Editors Note: March 1-3, USYers had the opportunity to attend a conference in Washington DC about the US-Israel relationship, during which they were able to hear from many diverse and interesting speakers and participate in many educational secessions. These USYers left with more knowledge to bring back to their peers. Benji Himmel, a Junior from Pittsburgh’s BSUSY Chapter in the CRUSY Region shares his AIPAC experience.
Shalom chaverim, I am Benji Himmel and I was lucky enough to join the USY delegation to the 2020 AIPAC Policy Conference. The conference was filled with engaging sessions, inspirational speakers, and lessons that I will be taking home with me. The conference started off with an amazing and deep general session with 18,000 people. The first presentation featured a Rabbi whose father liberated a Nazi concentration camp in 1945. The Rabbi said his father saw a crying child that he walked over to comfort. Then another rabbi walked onto the stage and stated that he was that child. This was an impactful moment that brought 18,000 people to stand and clap for the resilience of the Jewish people. While on stage, the rabbis brought the room’s attention to liberators, survivors, and the descendants of survivors. All of these people also warranted the support of everyone in the room. This set the tone for the days ahead: hearing the unique stories that bind Americans and Jews, and America to Israel.
Following the first general session, the USY delegation attended the Innovation Showcase. This session featured Israeli innovators helping the world with a wide variety of inventions. One innovation was a new way to use sugar while keeping the same sweet taste with the need to use only half of the amount. Another invention allowed for neurosurgeons to be able to practice their operations prior to the procedure; something that has never been possible before. Also shown was an invention helping Israel, America, and allies of both. A “magic tissue box” that soldiers can carry around and holds a special type of fabric that camouflages soldiers and equipment to enemies and their sensors.
Next, I went to the Leadership Summit. Featured speakers at this Leadership Summit consisted of Stephen Harper, former Prime Minister of Canada and Samir Sharifov, the Minister of Finance of Azerbaijan. These speakers were two of many dignitaries from ten countries who spoke at the conference – the countries included Azerbaijan, Canada, Colombia, the Democratic Republic of the Congo, Ethiopia, Estonia, Israel, Serbia, the United Kingdom, and the United States.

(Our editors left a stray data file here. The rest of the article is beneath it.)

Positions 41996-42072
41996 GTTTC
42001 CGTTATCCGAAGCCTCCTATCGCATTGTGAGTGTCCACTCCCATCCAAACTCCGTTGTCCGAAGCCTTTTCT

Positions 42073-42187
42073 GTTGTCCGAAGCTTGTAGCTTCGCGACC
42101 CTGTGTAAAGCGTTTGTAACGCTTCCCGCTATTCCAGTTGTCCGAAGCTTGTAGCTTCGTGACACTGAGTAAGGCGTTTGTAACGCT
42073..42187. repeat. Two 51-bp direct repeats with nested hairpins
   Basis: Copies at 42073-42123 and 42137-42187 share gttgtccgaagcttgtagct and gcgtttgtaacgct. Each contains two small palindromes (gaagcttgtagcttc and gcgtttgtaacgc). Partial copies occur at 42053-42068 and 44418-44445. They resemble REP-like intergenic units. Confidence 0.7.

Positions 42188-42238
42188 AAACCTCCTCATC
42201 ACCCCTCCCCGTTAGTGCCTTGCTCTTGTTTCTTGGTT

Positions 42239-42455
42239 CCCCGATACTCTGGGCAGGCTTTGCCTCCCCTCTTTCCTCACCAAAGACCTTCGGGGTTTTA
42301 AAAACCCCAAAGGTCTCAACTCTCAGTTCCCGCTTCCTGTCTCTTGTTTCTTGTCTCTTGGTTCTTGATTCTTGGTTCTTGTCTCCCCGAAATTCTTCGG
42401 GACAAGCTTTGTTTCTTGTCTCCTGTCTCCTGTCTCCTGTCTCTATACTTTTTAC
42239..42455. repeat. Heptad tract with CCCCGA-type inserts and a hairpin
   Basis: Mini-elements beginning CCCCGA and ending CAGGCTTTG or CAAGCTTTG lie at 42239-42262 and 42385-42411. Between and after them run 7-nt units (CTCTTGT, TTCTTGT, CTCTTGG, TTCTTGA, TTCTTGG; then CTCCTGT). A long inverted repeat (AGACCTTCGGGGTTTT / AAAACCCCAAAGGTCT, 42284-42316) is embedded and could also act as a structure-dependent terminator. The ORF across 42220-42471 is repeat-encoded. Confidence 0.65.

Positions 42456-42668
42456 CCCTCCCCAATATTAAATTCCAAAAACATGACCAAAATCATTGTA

Later that night, I visited the AIPAC Village. The village was filled with interesting booths that featured dozens of Israeli and American organizations. The range of organizations that had booths was vast, from Magen David Adom to DouxMatok (the company behind the new type of sugar previously mentioned). The village was open for the entire conference, and was a fun place to explore in between sessions. Having so many different organizations in one location was very convenient because it made it easy to visualize the impact of Israeli companies on American lives.
On Tuesday, the last day of the conference, the Opening Session featured a panel of prominent Israeli journalists discussing the outcome of the previous day’s election in Israel. Following the final general session of the conference, I, along with other USYers, headed to Capitol Hill to prepare to lobby our senators and representatives for a stronger U.S.-Israel relationship. This was one of the most important aspects of the conference. As my senator explained, it is very important for us to physically be in D.C. to bring up our cause to our government. Following lobbying my representative, my AIPAC Policy Conference was finished, and I headed home. I returned home having learned so many lessons that I did not expect. What I gained from the conference is a renewed passion to stand up for Israel and the U.S.-Israel relationship, which is as important now as it has ever been.